For more evidence of Houston theater companies tackling the timeliness of issues this fall, look to this production of Ike Holder’s drama about a Chicago high school set for closure. A small group of teachers’ fight to save their school while the students and community face an uncertain future. Both Rec Room artistic direct Matt Hune, who will direct the play, and executive director Stephanie Wittels Wachs are educators themselves, having taught at Kinder HSPVA. So Hune might be just the director to bring a searing authenticity to this production.
Curse of the Starving Class from Catastrophic Theatre (September 28-October 21)
Houston’s favorite avant-garde theater draws once again from the deep, cool Sam Shepard well. Cat’s darkly funny Buried Child in 2016 was one of the wildest theatrical rides of that year. We’re still mourning the loss of the playwright and acting legend, so we can’t wait to see what they do with this other Shepard classic of absurdist family dysfunction.
Evil Dead the Musical at Obsidian Theater (September 27-October 27)
If all this drama is getting a bit heavy, well Obsidian has you covered with a musical based on the original Evil Dead movie that spawned many a sequel and a television series. A singing, demon-killing Ash and his sidekick chainsaw might just be the perfect duo to protect us from the deepening shadows and longer nights of fall. Catch a special Halloween party performance October 26.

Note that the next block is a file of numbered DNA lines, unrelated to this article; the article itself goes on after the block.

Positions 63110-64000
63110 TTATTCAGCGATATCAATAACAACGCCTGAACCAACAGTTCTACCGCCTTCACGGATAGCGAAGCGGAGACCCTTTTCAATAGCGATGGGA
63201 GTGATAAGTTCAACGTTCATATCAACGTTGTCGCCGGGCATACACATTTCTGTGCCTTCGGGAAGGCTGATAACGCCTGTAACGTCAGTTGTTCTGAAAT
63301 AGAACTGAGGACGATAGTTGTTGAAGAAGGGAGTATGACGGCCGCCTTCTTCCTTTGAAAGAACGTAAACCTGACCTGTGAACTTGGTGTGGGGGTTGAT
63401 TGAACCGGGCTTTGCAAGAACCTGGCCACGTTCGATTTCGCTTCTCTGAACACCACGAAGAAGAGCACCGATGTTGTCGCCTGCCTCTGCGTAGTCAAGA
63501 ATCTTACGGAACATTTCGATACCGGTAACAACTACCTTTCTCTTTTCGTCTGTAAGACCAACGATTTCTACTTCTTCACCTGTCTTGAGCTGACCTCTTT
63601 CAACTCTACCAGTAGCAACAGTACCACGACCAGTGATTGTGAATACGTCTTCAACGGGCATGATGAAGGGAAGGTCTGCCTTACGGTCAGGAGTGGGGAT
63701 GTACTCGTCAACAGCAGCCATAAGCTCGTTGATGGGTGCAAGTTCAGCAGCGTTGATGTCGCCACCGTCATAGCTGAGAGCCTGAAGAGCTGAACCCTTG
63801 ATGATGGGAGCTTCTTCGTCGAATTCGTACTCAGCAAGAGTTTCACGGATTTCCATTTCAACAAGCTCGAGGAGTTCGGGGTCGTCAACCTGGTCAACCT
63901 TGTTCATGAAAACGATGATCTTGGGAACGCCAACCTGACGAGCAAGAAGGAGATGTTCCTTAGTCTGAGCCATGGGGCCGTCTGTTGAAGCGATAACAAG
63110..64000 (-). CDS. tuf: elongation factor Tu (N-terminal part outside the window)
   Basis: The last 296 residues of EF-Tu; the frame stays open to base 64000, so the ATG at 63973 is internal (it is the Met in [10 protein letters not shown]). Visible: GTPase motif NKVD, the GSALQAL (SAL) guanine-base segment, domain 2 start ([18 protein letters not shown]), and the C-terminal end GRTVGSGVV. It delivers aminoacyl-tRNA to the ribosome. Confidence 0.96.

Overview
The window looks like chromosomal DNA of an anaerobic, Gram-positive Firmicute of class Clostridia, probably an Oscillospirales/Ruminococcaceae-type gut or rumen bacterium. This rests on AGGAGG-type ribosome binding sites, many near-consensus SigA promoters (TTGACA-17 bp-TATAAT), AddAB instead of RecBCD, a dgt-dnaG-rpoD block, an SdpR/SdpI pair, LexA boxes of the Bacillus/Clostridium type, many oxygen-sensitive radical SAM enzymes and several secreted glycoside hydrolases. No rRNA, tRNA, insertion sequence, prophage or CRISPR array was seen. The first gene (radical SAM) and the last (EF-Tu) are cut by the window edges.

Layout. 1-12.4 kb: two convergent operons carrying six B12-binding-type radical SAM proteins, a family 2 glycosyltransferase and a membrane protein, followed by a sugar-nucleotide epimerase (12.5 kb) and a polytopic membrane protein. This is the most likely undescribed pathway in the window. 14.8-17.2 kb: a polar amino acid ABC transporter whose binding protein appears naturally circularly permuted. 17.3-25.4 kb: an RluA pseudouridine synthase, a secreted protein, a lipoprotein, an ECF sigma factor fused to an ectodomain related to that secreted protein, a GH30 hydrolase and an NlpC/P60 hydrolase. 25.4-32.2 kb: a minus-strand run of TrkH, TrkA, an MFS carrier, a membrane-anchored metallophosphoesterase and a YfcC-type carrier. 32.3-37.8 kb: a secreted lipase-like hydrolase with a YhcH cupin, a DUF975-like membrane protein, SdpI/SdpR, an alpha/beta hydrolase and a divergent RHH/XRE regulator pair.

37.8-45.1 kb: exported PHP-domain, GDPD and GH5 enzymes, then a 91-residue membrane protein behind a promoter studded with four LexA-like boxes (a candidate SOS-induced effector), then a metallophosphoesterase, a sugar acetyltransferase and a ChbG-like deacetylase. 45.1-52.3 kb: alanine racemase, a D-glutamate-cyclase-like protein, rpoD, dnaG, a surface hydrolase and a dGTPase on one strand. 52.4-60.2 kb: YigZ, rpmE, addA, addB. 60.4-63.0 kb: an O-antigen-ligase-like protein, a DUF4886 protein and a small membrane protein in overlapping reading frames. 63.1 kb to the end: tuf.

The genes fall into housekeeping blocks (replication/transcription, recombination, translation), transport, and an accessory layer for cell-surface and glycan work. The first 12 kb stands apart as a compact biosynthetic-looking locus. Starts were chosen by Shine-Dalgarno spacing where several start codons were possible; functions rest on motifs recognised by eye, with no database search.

Swimming While Drowning at Stages Theatre (October 3-21)
We head back to Detroit for Stages production of Emilio Rodriguez’s poetic, coming of age story of two teens, in search of a new home, family, and sense of acceptance, placed together as roommates at a LGBT homeless shelter. Rodriguez volunteered in real youth shelters while working on the play and says he was inspired by several people, including himself when creating the characters.
Twelfth Night at The Alley Theatre (October 5-28)
Gender, sexuality, alcoholism, identity, cross-dressing, classism, workplace-bullying, and madness: all issues explored in one immigrant’s journey. No it’s not some off, off Broadway experimental world-premiere you’ve never heard of; it’s Shakespeare’s 400 year-old twin-hijinks comedy, Twelfth Night. Yet in the right directorial hands, this fairytale of siblings Viola and Sebastian separated by shipwreck has some very contemporary questions to ponder, especially on the many incarnations and guises of love. On another level, Twelfth Night can also be one of the Bard’s greatest LOL comedies. Let’s see what the under-new-artistic-management Alley does with it.